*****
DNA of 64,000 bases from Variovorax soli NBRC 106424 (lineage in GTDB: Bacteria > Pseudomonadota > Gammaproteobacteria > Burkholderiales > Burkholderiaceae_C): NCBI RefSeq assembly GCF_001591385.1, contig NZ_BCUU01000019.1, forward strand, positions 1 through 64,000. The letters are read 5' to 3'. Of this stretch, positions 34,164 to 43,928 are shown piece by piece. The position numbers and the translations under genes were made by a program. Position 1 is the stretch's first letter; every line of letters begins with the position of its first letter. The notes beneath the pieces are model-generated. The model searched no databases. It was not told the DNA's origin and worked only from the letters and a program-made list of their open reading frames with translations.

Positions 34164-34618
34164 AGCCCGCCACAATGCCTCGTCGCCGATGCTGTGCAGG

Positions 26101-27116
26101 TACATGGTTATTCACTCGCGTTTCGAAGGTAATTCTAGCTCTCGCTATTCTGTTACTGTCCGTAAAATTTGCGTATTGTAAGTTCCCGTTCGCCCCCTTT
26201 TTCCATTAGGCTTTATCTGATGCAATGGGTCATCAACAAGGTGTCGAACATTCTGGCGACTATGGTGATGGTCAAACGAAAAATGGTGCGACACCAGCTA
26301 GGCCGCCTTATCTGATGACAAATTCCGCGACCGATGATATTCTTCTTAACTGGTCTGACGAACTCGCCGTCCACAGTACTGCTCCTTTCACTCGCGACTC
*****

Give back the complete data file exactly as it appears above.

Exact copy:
DNA of 64,000 bases from Variovorax soli NBRC 106424 (lineage in GTDB: Bacteria > Pseudomonadota > Gammaproteobacteria > Burkholderiales > Burkholderiaceae_C): NCBI RefSeq assembly GCF_001591385.1, contig NZ_BCUU01000019.1, forward strand, positions 1 through 64,000. The letters are read 5' to 3'. Of this stretch, positions 34,164 to 43,928 are shown piece by piece. The position numbers and the translations under genes were made by a program. Position 1 is the stretch's first letter; every line of letters begins with the position of its first letter. The notes beneath the pieces are model-generated. The model searched no databases. It was not told the DNA's origin and worked only from the letters and a program-made list of their open reading frames with translations.

Positions 34164-34618
34164 AGCCCGCCACAATGCCTCGTCGCCGATGCTGTGCAGG

Positions 26101-27116
26101 TACATGGTTATTCACTCGCGTTTCGAAGGTAATTCTAGCTCTCGCTATTCTGTTACTGTCCGTAAAATTTGCGTATTGTAAGTTCCCGTTCGCCCCCTTT
26201 TTCCATTAGGCTTTATCTGATGCAATGGGTCATCAACAAGGTGTCGAACATTCTGGCGACTATGGTGATGGTCAAACGAAAAATGGTGCGACACCAGCTA
26301 GGCCGCCTTATCTGATGACAAATTCCGCGACCGATGATATTCTTCTTAACTGGTCTGACGAACTCGCCGTCCACAGTACTGCTCCTTTCACTCGCGACTC